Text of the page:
Getting A Grip: Crisis Control Ideas For Small Businesses

by Thom Tracy

2 min read

A crisis management team is often an unaffordable luxury for a small business. However, some situations might demand the assistance of a public relations firm to mitigate bad publicity your business could receive, once a crisis arises. Develop a plan for avoiding and managing crisis situations; it could help your business avoid a catastrophic setback.

Any Bit of Bad News Can Bring Big Problems

An unfortunate event can attract a surprising amount of attention. Whether your business faces a customer complaint or an employment-related claim, such as discrimination or workplace sexual harassment, it demands a well-reasoned, effective response. For many situations, simply following tips for managing a small business crisis can be all that is necessary to work through the problem. Be alert for potentially troublesome events and get control over those situations as quickly as possible.

Avoiding Crisis Situations

Your crisis management plan should begin by establishing guidelines for avoiding crisis situations. Identify the likely crises that could impact your particular business and determine the best ways to avoid those circumstances.

Identify one or two staff members who should handle inquiries from news outlets. Provide those employees with information and training on how to communicate with reporters, allowing them to emphasize that your business is serious about customer satisfaction and safety.

Instruct your staff on how to be polite with customers and vendors. Provide your employees with a mandatory video or webinar concerning sexual harassment and appropriate workplace conduct. Provide a confidential way for employees to report potentially fraudulent conduct, such as an anonymous email address they can access for such purposes.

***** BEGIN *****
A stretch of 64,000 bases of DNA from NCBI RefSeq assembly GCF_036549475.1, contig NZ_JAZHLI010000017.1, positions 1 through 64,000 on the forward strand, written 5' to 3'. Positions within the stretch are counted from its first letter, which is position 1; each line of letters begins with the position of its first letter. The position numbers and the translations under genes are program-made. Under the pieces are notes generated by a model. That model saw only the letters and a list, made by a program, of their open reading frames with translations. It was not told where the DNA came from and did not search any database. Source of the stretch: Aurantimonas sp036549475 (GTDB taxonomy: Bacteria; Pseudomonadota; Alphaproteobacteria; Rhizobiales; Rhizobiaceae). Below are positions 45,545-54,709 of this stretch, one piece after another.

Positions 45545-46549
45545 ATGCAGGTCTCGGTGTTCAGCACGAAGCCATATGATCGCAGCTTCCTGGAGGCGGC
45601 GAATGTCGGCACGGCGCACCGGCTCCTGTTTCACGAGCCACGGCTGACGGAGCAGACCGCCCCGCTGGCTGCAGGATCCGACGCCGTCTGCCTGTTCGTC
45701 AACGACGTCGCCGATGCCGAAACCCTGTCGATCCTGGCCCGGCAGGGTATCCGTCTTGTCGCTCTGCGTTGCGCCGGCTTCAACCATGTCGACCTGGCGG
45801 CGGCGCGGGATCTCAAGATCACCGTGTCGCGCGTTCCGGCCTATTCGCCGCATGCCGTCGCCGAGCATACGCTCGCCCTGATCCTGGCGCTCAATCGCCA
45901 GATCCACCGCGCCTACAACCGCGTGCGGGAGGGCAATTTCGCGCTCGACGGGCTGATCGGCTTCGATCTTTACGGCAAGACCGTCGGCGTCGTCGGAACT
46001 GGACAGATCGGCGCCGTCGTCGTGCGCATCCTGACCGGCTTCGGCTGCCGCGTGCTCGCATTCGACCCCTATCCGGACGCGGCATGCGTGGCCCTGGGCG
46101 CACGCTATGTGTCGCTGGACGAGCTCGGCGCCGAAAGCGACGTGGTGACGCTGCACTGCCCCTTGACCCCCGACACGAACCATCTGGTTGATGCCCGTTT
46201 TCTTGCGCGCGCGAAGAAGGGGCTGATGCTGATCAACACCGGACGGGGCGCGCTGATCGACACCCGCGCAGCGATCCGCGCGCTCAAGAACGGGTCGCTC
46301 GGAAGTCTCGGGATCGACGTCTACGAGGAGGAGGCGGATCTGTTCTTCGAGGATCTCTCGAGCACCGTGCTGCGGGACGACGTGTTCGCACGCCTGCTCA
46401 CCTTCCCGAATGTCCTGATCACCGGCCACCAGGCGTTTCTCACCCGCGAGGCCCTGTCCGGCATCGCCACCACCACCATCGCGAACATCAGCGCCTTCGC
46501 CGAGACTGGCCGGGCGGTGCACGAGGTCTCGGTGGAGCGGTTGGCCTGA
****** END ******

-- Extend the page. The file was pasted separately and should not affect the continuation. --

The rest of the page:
Be aware of the extent of your company’s insurance coverage, and consult an insurance broker. Do you have business interruption coverage for emergency situations, such as fires and weather-related events? Does your company have coverage for trade libel in the event that a staff member makes a disparaging statement about a competitor? What are the limits of your liability coverage for lawsuits brought by customers?

Guidelines for Handling Crisis Situations

Your plan should delineate specific steps for responding to crisis situations. Prepare a telephone contact list for situations when the office may be closed due an emergency. As an alternative to distributing a list of employee phone numbers, address privacy concerns by designating team leaders for employee contact in emergency situations.

Designate trusted individuals to handle inquiries about any specific problems that may arise. For example, if your business faces a supply interruption that stalls your output, identify a specific staff member to handle resulting inquiries and complaints. Assigning those communications to one team member who is fully cognizant of all the details is more advisable than allowing less-informed employees to offer speculative responses to customers. Make sure you have a lawyer available when legal questions arise.

Trouble at Tax Time

Have a line of credit or other funds available in case your need to pay taxes causes a cash flow crisis.

Avoid situations where you cannot pay employees on a timely basis. This can undermine morale and motivate disgruntled employees to discuss their job dissatisfaction with other team members.

References & Resources

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